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Curtis-Wright Cadettes

Subject Source: Local sources
Scope Note: After the entry of the United States into World War II, the Curtis-Wright Corporation, a leading producer of planes for the war effort, experienced extreme labor shortages as increasing numbers of men were recruited for military efforts. In an effort to alleviate these shortages and keep up with production demands, the aeronautics corporation proposed the creation of a training program for women who were mathematically inclined or whom had previously demonstrated proficiency in science. The program was to be an extremely abbreviated introduction to aeronautical engineering that would prepare the women for entry level positions with Curtiss-Wright so that men currently employed by the company could be promoted to more advanced positions. The Cadette program was similar to, but much less known than, the Women Airforce Service Pilots (WASP), the United States Coast Guard Reserve (SPARS), and the Rosie the Riveter/ Wanda the Welder campaigns. The Engineering Cadette Program was started in 1943 at seven universities: Purdue University, Cornell, Pennsylvania State University, University of Minnesota, Iowa State University, Rensselear University, and University of Texas. During their time in the program, the women’s educational and lodging costs were covered by CurtissWright, and they received a $10 per week stipend. Classes were rigorous, with the women expected to dedicate a minimum of 50 hours per week to classes and study. The graduates of 1943 completed two and a half years of engineering curriculum in ten months, with subsequent graduating classes completing the work in even less time. Upon completion of the program, the women were assigned positions in one of five Curtiss-Wright facilities in the country, with varying roles and responsibilities. Once the war was over, the majority of the women were replaced by returning male soldiers, and it does not appear that the Curtiss-Wright Corporation kept is promise of additional funding for them to complete their engineering degrees. Many women did, however, subsequently complete degrees at universities nationwide and went on to various careers and roles within their respective communities.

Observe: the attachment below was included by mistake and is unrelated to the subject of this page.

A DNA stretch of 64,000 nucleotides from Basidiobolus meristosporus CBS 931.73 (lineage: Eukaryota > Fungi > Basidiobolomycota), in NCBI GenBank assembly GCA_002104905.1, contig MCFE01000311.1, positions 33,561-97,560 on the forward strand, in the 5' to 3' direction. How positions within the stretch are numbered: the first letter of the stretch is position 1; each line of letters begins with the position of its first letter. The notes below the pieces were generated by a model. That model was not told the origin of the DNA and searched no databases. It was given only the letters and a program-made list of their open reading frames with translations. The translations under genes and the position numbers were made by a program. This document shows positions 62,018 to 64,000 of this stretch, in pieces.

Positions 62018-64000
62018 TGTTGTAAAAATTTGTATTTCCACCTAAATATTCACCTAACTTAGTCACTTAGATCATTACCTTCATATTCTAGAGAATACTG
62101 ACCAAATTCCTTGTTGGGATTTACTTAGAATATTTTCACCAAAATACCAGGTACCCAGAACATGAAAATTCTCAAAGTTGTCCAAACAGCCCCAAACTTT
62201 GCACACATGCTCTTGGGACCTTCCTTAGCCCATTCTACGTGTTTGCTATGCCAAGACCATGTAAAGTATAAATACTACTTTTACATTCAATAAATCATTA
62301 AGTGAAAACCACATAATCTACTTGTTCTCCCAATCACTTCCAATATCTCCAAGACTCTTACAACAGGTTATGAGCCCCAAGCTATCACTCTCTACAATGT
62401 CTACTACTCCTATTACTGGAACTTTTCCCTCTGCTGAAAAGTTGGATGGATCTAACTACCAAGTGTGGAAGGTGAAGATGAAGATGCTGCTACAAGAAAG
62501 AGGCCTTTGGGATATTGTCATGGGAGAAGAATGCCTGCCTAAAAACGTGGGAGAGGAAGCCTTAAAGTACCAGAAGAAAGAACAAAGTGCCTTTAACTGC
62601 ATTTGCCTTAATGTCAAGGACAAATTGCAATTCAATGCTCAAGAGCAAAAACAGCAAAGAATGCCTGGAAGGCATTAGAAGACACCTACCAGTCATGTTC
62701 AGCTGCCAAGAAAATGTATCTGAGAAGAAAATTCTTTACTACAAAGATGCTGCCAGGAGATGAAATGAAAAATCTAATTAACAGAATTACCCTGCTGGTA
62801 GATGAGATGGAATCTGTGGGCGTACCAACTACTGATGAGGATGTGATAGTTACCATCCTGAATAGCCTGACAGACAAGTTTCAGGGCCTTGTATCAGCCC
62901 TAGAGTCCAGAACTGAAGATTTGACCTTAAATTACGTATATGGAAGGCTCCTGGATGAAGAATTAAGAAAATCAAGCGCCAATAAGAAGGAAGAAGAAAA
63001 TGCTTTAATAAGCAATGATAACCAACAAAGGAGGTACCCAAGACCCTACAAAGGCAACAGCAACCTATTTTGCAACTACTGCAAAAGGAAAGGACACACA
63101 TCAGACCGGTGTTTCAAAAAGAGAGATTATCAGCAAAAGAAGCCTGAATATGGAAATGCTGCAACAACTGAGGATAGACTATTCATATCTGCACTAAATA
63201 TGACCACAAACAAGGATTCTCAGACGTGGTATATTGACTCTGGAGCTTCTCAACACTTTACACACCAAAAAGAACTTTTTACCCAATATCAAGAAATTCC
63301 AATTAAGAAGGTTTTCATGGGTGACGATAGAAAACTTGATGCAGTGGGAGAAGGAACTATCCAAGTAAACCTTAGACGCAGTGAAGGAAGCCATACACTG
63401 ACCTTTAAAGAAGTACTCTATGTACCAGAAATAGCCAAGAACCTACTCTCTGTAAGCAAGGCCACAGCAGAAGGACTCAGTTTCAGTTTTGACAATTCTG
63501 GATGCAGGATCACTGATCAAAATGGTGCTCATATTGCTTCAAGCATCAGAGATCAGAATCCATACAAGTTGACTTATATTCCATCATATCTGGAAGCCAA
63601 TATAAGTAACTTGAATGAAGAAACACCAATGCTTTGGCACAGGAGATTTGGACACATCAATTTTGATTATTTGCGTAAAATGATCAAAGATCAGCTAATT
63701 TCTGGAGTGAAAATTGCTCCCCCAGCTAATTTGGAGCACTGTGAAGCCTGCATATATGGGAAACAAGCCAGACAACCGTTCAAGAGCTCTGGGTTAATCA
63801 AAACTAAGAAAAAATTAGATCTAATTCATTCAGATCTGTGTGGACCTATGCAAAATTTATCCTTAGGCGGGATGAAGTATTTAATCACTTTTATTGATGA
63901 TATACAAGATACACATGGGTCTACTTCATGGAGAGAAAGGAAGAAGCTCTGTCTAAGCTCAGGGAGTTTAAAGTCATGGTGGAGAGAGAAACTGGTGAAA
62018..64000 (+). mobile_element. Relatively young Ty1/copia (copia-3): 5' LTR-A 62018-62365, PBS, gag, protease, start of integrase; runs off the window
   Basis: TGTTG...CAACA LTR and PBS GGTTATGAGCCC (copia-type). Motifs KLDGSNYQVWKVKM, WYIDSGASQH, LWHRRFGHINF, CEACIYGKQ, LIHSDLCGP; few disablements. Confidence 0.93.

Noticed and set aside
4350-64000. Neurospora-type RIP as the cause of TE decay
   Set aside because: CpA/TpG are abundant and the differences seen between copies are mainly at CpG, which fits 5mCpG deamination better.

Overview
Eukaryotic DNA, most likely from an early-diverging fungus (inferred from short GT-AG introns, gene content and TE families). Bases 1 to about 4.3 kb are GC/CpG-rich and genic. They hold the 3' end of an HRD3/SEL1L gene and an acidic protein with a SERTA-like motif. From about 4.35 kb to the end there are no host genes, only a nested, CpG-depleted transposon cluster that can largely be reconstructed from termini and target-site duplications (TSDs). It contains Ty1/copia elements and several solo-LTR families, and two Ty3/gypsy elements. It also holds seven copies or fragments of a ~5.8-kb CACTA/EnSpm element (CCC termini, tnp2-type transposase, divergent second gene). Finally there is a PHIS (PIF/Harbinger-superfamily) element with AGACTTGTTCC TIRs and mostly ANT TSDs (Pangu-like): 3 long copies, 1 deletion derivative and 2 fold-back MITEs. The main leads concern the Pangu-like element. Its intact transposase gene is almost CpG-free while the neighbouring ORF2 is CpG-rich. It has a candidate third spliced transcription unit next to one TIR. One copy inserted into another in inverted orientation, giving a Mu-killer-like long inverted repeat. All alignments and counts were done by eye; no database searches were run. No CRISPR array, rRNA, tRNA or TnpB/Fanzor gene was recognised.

Found in 1 Collection or Record:

Mary Lou Schiltz papers on Purdue in World War Two

 Collection — Box Communal Collections 66, Placement: 09
Identifier: MSA 370
Overview The collection contains materials related to Purdue's campus and student body, particularly women, during World War Two.
Dates: 1942 - 1943